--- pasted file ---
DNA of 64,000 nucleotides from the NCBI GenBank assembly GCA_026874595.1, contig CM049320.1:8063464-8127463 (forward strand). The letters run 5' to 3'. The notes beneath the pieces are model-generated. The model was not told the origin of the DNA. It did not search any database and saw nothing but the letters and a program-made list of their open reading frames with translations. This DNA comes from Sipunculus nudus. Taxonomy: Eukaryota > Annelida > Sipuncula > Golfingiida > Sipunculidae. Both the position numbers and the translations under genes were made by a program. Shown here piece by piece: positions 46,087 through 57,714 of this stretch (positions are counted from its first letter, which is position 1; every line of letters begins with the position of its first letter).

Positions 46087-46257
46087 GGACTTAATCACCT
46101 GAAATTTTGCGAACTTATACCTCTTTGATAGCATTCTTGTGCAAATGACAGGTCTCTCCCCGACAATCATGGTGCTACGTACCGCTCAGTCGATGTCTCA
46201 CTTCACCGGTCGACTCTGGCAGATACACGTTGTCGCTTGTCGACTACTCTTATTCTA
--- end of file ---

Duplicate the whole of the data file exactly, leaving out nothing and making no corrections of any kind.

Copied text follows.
DNA of 64,000 nucleotides from the NCBI GenBank assembly GCA_026874595.1, contig CM049320.1:8063464-8127463 (forward strand). The letters run 5' to 3'. The notes beneath the pieces are model-generated. The model was not told the origin of the DNA. It did not search any database and saw nothing but the letters and a program-made list of their open reading frames with translations. This DNA comes from Sipunculus nudus. Taxonomy: Eukaryota > Annelida > Sipuncula > Golfingiida > Sipunculidae. Both the position numbers and the translations under genes were made by a program. Shown here piece by piece: positions 46,087 through 57,714 of this stretch (positions are counted from its first letter, which is position 1; every line of letters begins with the position of its first letter).

Positions 46087-46257
46087 GGACTTAATCACCT
46101 GAAATTTTGCGAACTTATACCTCTTTGATAGCATTCTTGTGCAAATGACAGGTCTCTCCCCGACAATCATGGTGCTACGTACCGCTCAGTCGATGTCTCA
46201 CTTCACCGGTCGACTCTGGCAGATACACGTTGTCGCTTGTCGACTACTCTTATTCTA